by: Joe Pawlikowski
In Part 1 we discussed the prepwork necessary before you begin blogging as well as what to do while you're writing the actual article. Now it's time to publish and promote.
4. LINK OUT TO YOUR TARGETED INFLUENCERS
We’re all familiar with the concept of reciprocation, but in digital marketing we have to think in terms of preciprocation. The word might show up with a red underline in your word processor, but even if it’s not a real word it’s an easy concept to understand.
The best way to ingratiate yourself with influencers is to share their work. Comb through their work and see if they’ve written anything that you can use in creating your post. Cite them with a simple link from within your blog post. Then, when you’re promoting the post to them, you have a ready-made hook. Tell them you loved their advice so much that you cited it in your own post.
You can take this concept of preciprocation even further. As you’re crafting your article, start sharing the target influencers’ content on social media. Show them that you care, that you know and appreciate their content. It might not seem like much, but once you add everything up – the shares, the positive comments, the links out to their work – it amounts to something much larger than the individual parts.
5. FOCUS ON YOUR BEST NETWORKS
You created an article, and you know how you’re going to promote it. Now it’s time to get started and get your fingers typing in different networks.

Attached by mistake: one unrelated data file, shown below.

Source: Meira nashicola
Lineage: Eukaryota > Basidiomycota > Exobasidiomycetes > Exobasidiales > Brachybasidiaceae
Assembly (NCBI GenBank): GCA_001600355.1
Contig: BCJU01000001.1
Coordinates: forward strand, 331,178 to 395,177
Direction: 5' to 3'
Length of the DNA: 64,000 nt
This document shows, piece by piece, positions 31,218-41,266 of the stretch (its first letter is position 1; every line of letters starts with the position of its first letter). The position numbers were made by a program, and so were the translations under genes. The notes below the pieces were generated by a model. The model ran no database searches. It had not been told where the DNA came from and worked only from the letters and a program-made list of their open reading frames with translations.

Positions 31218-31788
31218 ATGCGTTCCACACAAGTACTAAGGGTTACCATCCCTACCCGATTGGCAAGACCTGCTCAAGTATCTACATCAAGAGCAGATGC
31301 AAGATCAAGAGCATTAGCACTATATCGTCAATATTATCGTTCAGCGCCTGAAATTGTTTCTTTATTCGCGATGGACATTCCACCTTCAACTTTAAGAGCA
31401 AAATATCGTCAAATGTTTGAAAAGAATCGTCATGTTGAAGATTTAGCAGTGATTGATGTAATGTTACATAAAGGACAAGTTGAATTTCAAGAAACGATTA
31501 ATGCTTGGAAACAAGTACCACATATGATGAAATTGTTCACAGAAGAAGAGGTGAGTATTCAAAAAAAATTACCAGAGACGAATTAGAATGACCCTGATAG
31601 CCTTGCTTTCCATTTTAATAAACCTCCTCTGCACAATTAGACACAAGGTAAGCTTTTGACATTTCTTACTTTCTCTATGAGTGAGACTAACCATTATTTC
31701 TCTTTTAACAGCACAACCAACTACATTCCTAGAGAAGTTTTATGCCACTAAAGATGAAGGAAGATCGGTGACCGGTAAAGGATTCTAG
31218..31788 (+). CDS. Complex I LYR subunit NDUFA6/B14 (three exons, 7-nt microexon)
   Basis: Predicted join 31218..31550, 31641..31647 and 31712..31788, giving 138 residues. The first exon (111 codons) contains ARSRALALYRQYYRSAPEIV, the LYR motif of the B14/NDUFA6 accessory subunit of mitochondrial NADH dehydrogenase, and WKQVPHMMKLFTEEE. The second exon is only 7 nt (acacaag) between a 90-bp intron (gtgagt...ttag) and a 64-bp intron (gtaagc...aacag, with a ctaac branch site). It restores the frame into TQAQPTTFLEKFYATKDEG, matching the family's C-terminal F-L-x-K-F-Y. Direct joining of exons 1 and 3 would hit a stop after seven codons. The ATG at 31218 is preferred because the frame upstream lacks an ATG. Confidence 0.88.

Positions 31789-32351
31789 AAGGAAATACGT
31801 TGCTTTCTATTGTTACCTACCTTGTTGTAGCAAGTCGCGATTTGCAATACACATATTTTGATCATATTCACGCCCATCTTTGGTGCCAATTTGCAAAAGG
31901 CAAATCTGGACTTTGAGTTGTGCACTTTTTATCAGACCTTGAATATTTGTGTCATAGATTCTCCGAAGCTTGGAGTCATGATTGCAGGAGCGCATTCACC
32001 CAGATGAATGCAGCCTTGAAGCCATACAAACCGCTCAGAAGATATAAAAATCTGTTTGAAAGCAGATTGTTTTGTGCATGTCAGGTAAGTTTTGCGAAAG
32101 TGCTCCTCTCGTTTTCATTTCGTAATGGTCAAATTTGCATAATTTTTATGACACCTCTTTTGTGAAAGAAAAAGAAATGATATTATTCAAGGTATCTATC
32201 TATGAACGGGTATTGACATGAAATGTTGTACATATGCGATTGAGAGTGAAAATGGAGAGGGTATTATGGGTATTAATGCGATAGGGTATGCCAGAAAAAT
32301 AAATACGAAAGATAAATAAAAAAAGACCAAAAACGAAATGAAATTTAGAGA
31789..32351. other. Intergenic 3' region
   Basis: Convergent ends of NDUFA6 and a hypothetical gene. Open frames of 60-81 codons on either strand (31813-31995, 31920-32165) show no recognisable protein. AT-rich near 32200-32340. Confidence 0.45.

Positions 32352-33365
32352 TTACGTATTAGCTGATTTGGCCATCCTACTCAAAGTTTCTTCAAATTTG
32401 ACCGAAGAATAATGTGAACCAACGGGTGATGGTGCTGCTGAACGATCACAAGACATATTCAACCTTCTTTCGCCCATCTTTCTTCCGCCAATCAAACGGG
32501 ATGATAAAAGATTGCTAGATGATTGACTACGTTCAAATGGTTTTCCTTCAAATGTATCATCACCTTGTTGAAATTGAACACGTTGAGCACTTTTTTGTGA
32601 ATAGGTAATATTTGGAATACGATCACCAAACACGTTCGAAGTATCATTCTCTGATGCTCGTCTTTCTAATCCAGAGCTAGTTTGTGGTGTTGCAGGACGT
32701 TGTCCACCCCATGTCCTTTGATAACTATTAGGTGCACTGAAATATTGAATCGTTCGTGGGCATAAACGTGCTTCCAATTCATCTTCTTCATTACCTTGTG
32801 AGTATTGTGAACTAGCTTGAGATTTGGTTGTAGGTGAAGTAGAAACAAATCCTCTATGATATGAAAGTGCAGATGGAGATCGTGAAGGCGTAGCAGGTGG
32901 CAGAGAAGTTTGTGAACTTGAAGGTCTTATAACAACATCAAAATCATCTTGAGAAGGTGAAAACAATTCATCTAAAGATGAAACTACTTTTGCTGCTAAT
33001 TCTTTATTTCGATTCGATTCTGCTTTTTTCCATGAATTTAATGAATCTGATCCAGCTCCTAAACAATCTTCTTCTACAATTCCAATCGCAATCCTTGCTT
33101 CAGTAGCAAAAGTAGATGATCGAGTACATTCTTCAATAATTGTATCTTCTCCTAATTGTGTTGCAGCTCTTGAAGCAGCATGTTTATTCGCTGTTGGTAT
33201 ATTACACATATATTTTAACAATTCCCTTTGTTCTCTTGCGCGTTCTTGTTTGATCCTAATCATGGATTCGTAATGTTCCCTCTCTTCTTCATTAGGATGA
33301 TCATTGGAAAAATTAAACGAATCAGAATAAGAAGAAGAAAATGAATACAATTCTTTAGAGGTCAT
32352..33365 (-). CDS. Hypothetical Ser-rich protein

It might seem like a good idea at first, but you don’t want to plaster your content all over every social network. For starters, it’s a pointless practice. It might take only a minute to update a status, but the best social promotion comes on a limited number of networks because you are trying to build a community here, not spam everyone in sight with your content.
How Do You Know Your Best Networks?
Facebook works best for big brands and content-driven sites (i.e., sites that publish multiple times per day like Gawker). Twitter can be a great outlet for content promotion, but you need to put in work to get anything out of it. To get the most out of Twitter, you need to develop real relationships with people so that they want to promote your content. Simply tweeting into the ether is as effective as publishing a blog post that no one reads. LinkedIn works best for B2B content, while Pinterest can provide huge returns for original, image-driven content.
Focusing on just a few, perhaps as few as two, social networks allows you to build real communities. It takes a herculean effort, perhaps a full-time employee, to create communities on all of the big social networks. Narrow your focus and you can achieve success on the couple of platforms you choose – the ones that work best for your brand.
Do Your Social Media Homework Beforehand
If you work every day on connecting with people on Twitter and interacting in a non-self-serving way, you can reap the benefits of the platform. Use it to only tweet out your own content and little else, with no eye towards engagement, and you won’t get much out of it.
If you publish a blog post and no one reads it, you’re better off not having spent the time to create the blog post at all (unless you are skilled at writing content that ranks well in search engines). Only through promotion and amplification can your posts reach targeted audiences and resonate. It means keeping your specific audience and your influencers in mind while writing. And it means focusing your efforts even more tightly while promoting the blog post.
Sound like a lot of work? Anything worthwhile should take plenty of effort. But ask yourself this: would you rather spend an hour on something that no one reads, or six hours on something that spreads across social media, growing your presence among people who will enjoy your brand?